A Worker Proximity Warning System

Late last year a paper was published entitled, “A Low-Cost Mobile Proximity Warning System in Highway Work Zones” by Yong Cho of the Georgia Institute of Technology. It was funded by the NCHRP IDEA program. IDEA or Innovations Deserving Exploratory Analysis is intended to develop and test new, innovative concepts and this paper did just that.

This system is designed to protect workers from moving construction equipment in the work area. Too often we hear about workers killed or injured by a truck or roller backing up or by an excavator swinging around to drop a shovel full of dirt or rock.

The system includes three main components: BlueTooth beacons mounted at various locations on the construction equipment; a pedestrian worker’s PPU or personal protection unit; and the equipment operators PPU. These PPU’s are BlueTooth enabled smart phones with an application designed to “see” the beacons and warn the workers – both the equipment operator and the pedestrian worker when someone is dangerously close to equipment.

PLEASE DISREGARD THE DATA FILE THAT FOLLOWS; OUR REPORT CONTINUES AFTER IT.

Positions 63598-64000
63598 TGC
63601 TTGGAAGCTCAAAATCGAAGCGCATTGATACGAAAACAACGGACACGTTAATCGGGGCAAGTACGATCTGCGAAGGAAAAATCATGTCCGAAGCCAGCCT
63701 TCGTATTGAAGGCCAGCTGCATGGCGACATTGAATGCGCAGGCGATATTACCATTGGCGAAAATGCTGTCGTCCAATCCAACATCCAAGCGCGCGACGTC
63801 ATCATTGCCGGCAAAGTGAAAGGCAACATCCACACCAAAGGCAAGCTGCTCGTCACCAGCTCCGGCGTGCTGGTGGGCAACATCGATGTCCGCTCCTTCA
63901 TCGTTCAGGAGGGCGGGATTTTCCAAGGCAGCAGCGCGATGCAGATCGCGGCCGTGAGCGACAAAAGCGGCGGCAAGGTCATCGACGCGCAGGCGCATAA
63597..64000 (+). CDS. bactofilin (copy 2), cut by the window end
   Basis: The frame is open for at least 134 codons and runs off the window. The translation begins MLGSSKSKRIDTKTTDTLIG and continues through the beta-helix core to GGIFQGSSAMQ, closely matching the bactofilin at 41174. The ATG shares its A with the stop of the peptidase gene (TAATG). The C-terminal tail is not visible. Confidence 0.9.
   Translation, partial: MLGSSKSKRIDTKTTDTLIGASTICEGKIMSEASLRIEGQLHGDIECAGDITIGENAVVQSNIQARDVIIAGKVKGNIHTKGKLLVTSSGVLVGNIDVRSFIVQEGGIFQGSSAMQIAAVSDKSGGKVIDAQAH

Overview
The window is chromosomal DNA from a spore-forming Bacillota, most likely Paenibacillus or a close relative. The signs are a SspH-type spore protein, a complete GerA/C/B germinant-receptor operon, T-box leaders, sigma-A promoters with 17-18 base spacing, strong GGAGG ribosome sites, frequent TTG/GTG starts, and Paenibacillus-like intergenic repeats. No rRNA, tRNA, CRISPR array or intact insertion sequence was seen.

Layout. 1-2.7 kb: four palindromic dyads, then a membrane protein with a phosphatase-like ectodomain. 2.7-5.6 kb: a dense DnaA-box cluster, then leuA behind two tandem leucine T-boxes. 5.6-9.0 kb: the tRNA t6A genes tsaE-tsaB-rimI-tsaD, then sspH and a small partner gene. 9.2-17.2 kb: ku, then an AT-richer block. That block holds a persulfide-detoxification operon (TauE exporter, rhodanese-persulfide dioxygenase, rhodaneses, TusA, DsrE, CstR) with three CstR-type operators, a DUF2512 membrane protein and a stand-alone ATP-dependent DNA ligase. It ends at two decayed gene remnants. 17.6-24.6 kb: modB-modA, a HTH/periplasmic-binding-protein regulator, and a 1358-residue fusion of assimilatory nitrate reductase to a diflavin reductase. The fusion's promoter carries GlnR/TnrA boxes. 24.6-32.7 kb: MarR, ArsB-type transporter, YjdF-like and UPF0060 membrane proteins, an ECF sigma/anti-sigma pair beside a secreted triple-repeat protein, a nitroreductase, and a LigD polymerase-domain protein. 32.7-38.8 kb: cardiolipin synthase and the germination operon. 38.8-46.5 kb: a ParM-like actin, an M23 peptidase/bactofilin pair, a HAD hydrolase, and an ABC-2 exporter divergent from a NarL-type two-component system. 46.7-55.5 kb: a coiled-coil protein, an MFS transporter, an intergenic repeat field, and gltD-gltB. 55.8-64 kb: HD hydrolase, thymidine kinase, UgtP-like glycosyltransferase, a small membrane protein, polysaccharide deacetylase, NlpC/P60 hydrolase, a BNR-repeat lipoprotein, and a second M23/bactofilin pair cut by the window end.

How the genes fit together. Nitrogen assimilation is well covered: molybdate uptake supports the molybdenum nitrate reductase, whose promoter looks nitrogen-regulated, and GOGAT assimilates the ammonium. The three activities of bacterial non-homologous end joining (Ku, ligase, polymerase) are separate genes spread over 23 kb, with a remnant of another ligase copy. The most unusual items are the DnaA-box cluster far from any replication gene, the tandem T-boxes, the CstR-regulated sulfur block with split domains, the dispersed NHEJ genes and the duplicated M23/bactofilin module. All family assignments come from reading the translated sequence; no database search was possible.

The PPU warns the pedestrian worker in one or more user-defined ways: a loud alarm, vibration, or even via a BlueTooth ear piece. They type of warning varies with distance from the equipment. The worker can also define the range at which they are warned since the definition of “too close” will vary with the work being done.

Another interesting feature is the ability of the system to collect data in the cloud for later analysis. It would be a big help when going back to study a close call. And it would help with future internal traffic control plan design for similar types of work.

Best of all, it is very inexpensive costing less than $200 assuming the workers already own smart phones. Tests showed the system worked. The workers who used it, liked it. And they appreciated that the PPU can be worn in a variety of locations and warn them in whichever way they prefer. It was suggested this system be integrated with an intrusion alarm system to offer even more protection.

Read the complete study at: http://apps.trb.org/cmsfeed/TRBNetProjectDisplay.asp?ProjectID=4145